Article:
Islamic State released images in August showing the demolition of the temple of Baal Shamin in Syria's ancient city of Palmyra. © Kyodo
Archaeologist Roger Michel is sprinting.
He is in a race against the Islamic State (IS), to preserve as many relics as he can which lie in the militants' onward march—even if this is only their shapes and memory, using digital 3D cameras.
When the Syrian city of Palmyra fell on 21st May, the militants fell to destroying a first-Century remnant, the lion of al-Lt—and strewing mines round the area's Graeco-Roman antiquities. More recently, they beheaded the octogenarian archaeologist in charge of the site and its museum, Khaled al-Asaad, and destroyed the ancient Temple of Bel in the city.
Before Palymyra, it was Mosul, Nimrud and Hatra. Nimrud, with its 13th-century BC Assyrian sculptures, IS levelled with dynamite in March. Before that, they razed mosques in Mosul dedicated to the prophets Jonah and St George (who are common to Christianity and Islam), this time from the 13th-century AD. Hatra, capital of possibly the first Arab kingdom, they bulldozed after. Then the Assyrian capital Ashur. They loathe modernity, but they're not too keen on antiquity either.
Smaller things IS is as likely as not to sell. Dura-Europos, a third-century BC Seleucid town on the Euphrates, has been savagely looted. Looting has enriched IS's exchequer by tens of millions of dollars, estimates the Financial Action Task Force housed at the OECD's Paris headquarters. The militant group even has its own ministry of antiquities to supervise it, the Diwan al-Rikaz, says Aymenn Jawad Al-Tamimi, who has documented the Islamic State in detail on his website.
I spoke with Michel last month as he sat on a Heathrow runway, poised to fly to New York, fresh from meeting Unesco officials in Paris. He now will collaborate with the UN agency, he tells me, to deploy 3D cameras throughout their contacts in Iraq and Syria through the coming months.
The cameras are built to be easy to use, by local volunteers without technical training, and are durable so they can take a knocking in a war zone. They need a long-lasting readily rechargeable battery, since the next charge could be a way off, and a large stock of removable storage, since internet connections may be rare and short.
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The cameras are delivered with a hard-copy and on-line instruction set, to coach users through taking a series of images optimising the 3D representations of the endangered sites and objects.
Samarra, with its 9th-century Great Mosque, is high on Michel’s list. So is the Citadel of Erbil, at 7,000 years of age the world's oldest continually inhabited town. Aleppo, Bosra, and Damascus figure too.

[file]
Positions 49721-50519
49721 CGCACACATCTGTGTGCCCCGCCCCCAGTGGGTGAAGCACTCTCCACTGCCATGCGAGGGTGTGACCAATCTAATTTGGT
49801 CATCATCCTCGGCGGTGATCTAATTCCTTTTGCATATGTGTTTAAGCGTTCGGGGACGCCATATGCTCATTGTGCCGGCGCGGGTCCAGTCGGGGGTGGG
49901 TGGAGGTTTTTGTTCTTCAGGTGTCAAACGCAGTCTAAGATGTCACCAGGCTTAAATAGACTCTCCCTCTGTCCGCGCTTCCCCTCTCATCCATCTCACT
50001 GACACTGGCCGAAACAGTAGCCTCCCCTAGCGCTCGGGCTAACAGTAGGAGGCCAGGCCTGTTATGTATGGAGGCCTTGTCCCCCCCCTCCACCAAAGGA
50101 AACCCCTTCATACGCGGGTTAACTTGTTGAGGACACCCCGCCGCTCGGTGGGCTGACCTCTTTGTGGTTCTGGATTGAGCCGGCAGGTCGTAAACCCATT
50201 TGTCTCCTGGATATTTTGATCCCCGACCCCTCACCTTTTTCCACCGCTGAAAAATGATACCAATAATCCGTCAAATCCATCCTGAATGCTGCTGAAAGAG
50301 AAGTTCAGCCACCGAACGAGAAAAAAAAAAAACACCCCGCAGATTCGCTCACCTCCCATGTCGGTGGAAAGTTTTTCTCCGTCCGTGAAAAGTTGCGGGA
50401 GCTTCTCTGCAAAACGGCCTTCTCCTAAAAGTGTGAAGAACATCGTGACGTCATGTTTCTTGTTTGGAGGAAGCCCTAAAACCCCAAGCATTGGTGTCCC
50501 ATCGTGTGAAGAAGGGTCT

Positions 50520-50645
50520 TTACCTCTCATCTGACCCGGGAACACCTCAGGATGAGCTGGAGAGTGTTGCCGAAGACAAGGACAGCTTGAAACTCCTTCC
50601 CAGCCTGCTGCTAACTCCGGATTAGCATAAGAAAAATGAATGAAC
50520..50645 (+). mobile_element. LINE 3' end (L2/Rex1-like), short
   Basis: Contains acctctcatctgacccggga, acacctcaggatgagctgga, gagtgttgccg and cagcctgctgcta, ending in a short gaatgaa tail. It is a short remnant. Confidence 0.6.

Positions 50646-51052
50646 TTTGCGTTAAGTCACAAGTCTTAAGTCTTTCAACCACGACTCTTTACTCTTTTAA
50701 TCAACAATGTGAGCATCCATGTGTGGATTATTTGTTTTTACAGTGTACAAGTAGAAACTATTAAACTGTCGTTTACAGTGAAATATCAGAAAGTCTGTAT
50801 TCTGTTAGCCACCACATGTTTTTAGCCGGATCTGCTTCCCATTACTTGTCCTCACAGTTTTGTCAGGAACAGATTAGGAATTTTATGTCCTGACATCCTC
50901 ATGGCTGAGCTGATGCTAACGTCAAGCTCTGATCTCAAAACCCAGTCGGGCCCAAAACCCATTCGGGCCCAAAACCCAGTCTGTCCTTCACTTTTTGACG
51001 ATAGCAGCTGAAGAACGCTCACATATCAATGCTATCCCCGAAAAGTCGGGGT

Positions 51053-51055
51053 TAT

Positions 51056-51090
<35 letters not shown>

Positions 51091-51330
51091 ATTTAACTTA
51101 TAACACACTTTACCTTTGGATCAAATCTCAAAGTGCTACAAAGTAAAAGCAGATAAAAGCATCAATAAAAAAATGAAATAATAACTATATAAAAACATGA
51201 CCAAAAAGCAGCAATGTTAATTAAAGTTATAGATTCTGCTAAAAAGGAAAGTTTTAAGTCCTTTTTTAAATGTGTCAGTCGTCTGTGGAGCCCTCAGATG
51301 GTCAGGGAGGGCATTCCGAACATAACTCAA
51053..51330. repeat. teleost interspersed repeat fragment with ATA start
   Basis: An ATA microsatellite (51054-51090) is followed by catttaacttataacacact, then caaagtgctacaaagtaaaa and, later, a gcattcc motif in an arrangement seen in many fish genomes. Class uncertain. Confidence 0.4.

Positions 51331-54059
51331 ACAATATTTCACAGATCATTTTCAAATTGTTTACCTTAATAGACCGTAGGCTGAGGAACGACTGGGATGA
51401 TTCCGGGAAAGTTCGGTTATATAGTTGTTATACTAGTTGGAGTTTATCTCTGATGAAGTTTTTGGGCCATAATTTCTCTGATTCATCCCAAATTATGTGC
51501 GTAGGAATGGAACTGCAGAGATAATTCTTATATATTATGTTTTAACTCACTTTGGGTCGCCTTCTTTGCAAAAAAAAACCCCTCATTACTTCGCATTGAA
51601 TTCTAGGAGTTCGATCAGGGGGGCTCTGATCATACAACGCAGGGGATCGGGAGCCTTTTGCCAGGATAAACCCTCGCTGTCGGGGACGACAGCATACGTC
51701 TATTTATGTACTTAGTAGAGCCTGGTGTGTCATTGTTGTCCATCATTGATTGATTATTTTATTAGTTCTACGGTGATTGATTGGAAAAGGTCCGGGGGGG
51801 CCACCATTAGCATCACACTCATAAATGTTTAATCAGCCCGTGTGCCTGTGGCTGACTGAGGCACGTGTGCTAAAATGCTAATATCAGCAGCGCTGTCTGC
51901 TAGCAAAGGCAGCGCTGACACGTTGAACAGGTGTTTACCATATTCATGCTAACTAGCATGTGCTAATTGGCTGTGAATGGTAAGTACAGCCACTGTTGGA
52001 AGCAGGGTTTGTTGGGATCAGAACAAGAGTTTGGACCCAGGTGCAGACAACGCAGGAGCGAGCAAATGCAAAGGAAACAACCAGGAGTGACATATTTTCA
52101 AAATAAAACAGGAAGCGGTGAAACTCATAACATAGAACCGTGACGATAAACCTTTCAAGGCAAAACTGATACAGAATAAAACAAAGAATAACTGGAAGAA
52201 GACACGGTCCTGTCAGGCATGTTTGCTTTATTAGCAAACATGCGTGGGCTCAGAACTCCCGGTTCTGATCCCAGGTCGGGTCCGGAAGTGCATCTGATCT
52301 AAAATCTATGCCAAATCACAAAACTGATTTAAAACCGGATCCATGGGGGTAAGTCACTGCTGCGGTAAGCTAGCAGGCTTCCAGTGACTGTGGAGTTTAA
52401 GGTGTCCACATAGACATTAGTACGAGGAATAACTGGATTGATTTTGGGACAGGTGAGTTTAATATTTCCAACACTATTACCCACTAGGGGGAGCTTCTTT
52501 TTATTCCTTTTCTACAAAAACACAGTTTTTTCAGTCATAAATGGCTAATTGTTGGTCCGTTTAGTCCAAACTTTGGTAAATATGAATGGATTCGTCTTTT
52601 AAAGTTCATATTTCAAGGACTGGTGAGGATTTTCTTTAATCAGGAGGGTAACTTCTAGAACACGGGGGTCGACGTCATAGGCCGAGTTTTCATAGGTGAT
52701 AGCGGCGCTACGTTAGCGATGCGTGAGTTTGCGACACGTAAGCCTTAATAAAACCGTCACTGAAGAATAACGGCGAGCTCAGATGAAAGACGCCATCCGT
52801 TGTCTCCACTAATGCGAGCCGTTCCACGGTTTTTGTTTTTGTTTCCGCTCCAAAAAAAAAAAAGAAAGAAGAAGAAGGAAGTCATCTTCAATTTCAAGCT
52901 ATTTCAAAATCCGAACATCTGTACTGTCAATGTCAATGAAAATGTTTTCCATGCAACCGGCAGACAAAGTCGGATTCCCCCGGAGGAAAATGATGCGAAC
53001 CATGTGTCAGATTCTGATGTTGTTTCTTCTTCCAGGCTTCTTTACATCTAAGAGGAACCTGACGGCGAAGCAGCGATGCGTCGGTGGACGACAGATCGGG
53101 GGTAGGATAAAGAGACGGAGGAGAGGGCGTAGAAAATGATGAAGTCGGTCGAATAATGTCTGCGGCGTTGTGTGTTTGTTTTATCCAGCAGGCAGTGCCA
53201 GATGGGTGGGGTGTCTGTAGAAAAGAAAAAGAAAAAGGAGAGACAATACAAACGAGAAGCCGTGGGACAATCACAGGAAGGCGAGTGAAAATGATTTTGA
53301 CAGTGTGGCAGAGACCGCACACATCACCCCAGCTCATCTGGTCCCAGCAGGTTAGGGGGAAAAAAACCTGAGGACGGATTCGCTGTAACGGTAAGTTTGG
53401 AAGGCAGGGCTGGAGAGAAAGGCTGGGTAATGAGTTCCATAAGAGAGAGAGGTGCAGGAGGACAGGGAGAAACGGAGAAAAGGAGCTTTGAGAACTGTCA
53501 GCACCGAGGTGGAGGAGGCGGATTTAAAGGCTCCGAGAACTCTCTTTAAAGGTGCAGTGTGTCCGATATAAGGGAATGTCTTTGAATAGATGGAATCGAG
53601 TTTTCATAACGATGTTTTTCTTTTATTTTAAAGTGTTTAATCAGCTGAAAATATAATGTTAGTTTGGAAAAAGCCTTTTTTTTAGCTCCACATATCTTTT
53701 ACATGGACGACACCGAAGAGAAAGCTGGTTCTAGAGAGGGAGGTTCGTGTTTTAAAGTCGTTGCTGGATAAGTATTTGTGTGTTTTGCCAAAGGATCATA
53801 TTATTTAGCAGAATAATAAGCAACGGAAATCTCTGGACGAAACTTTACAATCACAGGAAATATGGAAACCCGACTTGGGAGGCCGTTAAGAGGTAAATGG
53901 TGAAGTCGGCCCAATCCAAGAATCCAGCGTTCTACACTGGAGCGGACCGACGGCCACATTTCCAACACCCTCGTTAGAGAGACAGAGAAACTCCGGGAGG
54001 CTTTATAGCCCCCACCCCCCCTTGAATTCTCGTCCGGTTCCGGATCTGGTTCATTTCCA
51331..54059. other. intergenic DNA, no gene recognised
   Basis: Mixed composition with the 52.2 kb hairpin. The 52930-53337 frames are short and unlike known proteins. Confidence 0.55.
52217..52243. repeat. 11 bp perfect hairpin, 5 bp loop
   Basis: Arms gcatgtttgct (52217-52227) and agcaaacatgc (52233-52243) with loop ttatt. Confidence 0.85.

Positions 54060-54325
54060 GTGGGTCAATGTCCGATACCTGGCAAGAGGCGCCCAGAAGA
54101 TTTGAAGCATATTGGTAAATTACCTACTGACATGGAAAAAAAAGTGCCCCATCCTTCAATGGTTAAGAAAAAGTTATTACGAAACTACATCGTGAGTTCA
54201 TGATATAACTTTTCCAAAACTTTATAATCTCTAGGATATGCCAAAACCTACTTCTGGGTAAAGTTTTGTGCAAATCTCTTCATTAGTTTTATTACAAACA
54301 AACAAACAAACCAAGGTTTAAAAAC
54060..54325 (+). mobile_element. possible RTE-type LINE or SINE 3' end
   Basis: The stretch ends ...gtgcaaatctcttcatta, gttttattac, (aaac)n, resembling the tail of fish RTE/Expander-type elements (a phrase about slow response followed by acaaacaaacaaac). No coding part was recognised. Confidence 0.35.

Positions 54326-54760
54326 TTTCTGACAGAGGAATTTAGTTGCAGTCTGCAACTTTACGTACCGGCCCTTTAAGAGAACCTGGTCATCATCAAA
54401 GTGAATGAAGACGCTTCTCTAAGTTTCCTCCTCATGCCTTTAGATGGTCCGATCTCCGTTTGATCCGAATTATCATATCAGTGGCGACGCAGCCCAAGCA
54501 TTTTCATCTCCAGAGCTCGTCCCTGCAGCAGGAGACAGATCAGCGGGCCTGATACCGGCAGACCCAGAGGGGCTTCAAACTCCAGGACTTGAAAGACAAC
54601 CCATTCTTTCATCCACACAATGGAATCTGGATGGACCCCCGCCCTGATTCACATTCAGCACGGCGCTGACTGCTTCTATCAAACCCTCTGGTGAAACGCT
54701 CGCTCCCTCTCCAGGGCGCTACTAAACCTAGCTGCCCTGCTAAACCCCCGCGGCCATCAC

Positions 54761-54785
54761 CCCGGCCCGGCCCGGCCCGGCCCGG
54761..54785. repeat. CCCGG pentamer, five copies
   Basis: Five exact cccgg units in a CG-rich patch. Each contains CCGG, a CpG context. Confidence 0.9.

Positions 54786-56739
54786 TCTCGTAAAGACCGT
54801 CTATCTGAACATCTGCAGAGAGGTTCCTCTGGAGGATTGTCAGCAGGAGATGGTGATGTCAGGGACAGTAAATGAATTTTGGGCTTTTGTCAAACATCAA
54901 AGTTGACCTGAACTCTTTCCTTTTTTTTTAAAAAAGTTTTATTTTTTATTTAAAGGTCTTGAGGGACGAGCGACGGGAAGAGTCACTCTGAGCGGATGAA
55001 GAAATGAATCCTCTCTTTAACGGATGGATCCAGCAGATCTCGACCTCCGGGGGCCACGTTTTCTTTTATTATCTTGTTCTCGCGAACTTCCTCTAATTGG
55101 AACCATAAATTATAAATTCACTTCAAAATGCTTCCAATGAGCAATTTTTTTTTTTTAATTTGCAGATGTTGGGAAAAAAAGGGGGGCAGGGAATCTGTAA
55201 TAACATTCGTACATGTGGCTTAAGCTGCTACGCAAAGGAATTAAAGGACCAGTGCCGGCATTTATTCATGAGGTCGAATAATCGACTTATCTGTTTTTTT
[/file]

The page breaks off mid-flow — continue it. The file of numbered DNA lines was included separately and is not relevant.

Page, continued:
“We can produce them for £50 a throw,” Michel says of the 3D cameras, which would cost up to £200 on the high street. They are being manufactured in China, on designs made at Oxford. He starts shipping them this week, and hopes to get 5000 of them to the Middle East before the end of the year. Michel's Institute for Digital Archaeology had been working on digital imaging since about 2012 to enhance the study of object surfaces and difficult-to-read inscriptions.
“If we can't protect these things on the ground,” Mr Michel adds, “at least we can preserve a highly detailed record of what was there.” In some sites, this record will be sufficiently detailed to allow the project team to contemplate making 3D printed reconstructions of the structures.
It raises philosophical questions, too, about the value of replacement. Mr Michel says the act of digitally enhanced documentation can reveal previously unobserved facets of an artefact—writing under writing, for example, or worn away etchings.
Also, though replicas always are second best, some of the most influential archaeological sites in the world—Knossos, on Minoan Crete, or many so-called classical sites on Sicily—are largely replicas, the originals long destroyed by earthquake or vandals.
A continuing visual reminder, even if reconstructed, remind us of our debt to the classical world, and to the Middle Eastern sites where it flourished. Palmyra was precisely the sort of site which guided Inigo Jones in his reconstruction of Old St Paul's Cathedral, or Thomas Jefferson in building Monticello. It would be a particularly sad time to forget our common history, values, and tastes, but “that is exactly what Isis wants,” says Michel. “I think it would be a shame to let them accomplish that goal.”
Indiana Jones may have exchanged his bull-whip for high technology, but this time, his enemies are waging war on the past. As Mr Michel tells me just before an air hostess makes him put away his mobile: “if we don't act now, it will all soon be gone forever.”